Professor Sheryl Hemphill from ACU’s School of Psychology headed up a major research project involving more than 920 students on the effects of schoolyard bullying, and the impact this behaviour has on bullies and victims later on in their lives. Data was gathered over 2 time periods, ages 16-17 in 2008 and again at ages 18-19 in 2010. 12% of respondents were bullies and 19% were victims.
Research found young people who engaged in bullying in secondary school were four times more likely to engage in antisocial behaviour later on in life. Professor Sheryl Hemphill along with other researchers at The Australian Catholic University also looked at the effect bullying had on its victims in later life.
Over 25% of bullies have hurt someone so badly that their target needed medical attention or attacked someone with intent to harm them, while this figure among non-bullies was only 12%. Bullies were also more likely to engage in criminal behaviour such as stealing a vehicle (41%) compared with non-bullies (12%). Psychology Professor Sheryl Hemphill commented to the Herald-Sun on the project on 7th February 2014, "Prevention is really the key to all of this. Trying to address these behaviours before they become entrenched is likely to solve a whole lot of problems down the track. If we can get in early and help them back on track, we are less likely to have young people that, perhaps if they continue with these sorts of behaviours, end up in prison.”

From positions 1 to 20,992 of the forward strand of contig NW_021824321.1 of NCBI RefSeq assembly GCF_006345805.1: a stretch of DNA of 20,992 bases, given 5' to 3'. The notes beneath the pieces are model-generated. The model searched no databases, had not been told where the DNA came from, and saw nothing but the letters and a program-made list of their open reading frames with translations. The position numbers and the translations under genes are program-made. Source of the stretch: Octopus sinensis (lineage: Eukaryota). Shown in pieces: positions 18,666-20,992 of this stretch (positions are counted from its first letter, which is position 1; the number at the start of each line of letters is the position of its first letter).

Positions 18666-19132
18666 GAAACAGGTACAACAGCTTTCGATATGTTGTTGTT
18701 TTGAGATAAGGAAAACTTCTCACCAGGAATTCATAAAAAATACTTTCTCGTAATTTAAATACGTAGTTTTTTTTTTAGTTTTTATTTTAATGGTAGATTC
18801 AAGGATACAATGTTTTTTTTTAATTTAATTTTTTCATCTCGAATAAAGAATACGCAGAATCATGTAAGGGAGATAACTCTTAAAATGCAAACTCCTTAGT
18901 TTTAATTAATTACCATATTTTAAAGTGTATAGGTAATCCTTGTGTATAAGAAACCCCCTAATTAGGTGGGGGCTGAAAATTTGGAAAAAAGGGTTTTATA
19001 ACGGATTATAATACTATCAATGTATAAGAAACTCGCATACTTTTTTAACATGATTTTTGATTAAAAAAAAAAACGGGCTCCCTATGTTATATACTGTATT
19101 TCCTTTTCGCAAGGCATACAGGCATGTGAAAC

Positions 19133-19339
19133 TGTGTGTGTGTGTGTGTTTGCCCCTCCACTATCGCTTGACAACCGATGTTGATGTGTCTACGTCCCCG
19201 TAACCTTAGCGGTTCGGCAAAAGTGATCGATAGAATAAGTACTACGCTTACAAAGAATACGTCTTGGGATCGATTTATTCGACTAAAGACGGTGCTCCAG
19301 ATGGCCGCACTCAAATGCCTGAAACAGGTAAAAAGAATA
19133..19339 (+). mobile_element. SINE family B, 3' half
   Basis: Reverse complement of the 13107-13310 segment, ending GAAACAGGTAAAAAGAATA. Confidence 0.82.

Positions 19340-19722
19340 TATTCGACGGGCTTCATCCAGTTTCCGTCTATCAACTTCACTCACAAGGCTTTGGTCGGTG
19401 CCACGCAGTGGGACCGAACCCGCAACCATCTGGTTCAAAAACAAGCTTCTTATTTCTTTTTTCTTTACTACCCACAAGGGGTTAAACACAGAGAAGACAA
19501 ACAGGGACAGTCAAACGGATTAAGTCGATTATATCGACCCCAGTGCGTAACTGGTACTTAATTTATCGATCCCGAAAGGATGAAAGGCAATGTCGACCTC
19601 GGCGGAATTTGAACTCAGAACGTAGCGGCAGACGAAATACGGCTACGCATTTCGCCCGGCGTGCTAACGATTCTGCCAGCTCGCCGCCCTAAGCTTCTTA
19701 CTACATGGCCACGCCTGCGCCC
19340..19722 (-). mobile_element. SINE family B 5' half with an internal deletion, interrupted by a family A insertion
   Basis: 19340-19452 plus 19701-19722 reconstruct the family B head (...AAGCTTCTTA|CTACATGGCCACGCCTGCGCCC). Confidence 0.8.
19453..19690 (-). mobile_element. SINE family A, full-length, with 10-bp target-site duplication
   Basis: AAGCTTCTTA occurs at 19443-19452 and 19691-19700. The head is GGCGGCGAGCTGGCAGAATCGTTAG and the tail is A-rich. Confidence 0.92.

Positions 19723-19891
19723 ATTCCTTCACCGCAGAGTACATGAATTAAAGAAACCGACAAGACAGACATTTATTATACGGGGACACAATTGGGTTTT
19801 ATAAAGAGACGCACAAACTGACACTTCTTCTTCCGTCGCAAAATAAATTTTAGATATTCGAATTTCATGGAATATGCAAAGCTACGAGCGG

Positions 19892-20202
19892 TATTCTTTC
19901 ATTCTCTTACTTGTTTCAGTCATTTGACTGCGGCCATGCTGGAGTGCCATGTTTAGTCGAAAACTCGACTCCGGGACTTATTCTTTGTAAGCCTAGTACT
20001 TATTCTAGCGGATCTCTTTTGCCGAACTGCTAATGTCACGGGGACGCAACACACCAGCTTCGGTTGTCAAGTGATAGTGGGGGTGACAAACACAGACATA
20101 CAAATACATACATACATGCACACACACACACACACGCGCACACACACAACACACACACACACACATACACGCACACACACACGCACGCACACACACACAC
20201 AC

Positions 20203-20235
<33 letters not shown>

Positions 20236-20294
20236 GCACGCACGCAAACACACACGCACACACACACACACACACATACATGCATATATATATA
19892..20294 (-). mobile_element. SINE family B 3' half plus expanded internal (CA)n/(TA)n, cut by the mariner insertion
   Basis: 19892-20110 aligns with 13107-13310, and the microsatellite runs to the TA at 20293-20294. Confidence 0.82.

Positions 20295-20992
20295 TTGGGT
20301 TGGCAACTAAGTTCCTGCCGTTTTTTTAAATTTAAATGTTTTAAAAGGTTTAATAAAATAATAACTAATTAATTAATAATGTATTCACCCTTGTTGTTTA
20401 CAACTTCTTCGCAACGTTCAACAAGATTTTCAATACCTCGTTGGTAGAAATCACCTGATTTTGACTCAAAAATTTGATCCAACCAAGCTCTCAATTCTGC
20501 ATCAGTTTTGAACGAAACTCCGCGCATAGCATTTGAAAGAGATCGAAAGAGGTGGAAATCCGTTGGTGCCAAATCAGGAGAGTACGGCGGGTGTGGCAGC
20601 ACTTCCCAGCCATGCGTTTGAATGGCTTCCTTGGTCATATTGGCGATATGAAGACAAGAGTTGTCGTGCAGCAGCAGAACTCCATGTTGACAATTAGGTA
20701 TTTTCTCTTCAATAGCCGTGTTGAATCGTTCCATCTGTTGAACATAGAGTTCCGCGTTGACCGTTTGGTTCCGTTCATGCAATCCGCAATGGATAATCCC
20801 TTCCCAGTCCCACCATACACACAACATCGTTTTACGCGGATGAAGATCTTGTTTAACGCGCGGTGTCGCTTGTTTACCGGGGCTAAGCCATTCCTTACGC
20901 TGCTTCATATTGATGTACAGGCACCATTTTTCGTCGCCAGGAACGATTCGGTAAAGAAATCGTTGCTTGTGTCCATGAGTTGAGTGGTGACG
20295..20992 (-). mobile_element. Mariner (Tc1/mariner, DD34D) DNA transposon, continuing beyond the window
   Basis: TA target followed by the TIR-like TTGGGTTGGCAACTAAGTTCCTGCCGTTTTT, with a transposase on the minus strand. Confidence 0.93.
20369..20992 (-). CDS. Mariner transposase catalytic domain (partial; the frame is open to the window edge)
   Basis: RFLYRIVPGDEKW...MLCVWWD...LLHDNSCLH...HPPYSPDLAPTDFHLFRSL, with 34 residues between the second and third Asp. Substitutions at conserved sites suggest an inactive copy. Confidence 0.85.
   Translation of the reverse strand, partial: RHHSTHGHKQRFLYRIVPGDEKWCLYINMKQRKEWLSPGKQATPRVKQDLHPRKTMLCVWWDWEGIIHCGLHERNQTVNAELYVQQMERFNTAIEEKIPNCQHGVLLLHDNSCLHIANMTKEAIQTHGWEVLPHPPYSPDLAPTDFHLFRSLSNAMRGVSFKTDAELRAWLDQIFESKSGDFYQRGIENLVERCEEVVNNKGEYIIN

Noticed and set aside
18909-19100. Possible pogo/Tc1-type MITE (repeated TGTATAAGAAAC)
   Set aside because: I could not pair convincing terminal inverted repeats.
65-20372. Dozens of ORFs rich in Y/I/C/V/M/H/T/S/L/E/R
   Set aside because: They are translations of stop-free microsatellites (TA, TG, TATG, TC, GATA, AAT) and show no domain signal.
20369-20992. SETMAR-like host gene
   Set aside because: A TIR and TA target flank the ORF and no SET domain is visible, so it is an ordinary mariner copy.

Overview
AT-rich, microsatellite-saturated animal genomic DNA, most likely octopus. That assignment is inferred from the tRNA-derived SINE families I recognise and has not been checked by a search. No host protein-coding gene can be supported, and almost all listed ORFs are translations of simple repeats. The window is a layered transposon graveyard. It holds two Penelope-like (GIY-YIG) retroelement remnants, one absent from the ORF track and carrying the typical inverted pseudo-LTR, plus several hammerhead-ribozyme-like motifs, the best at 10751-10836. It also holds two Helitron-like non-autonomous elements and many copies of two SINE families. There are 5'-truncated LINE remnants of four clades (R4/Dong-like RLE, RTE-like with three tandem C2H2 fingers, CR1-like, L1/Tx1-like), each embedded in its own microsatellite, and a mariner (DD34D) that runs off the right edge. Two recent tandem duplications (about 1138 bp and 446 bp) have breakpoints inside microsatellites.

Victims of bullying were three times more likely to experience symptoms of depression; however these symptoms were offset by strong academic performance with the rate of depression among victims who performed well academically at 7% compared with 23% for victims who didn’t perform well.
Bullies whose parents involved them in areas like decision-making were less likely to be anti-social in later life. Prof Hemphill commented in The Daily Telegraph on 7th February 2014, "There are things we need to do in the family and also in the school environment to really reduce the likelihood of continued negative outcomes either as a bully or as a victim. It’s partly about young people knowing what to do in response to a bully."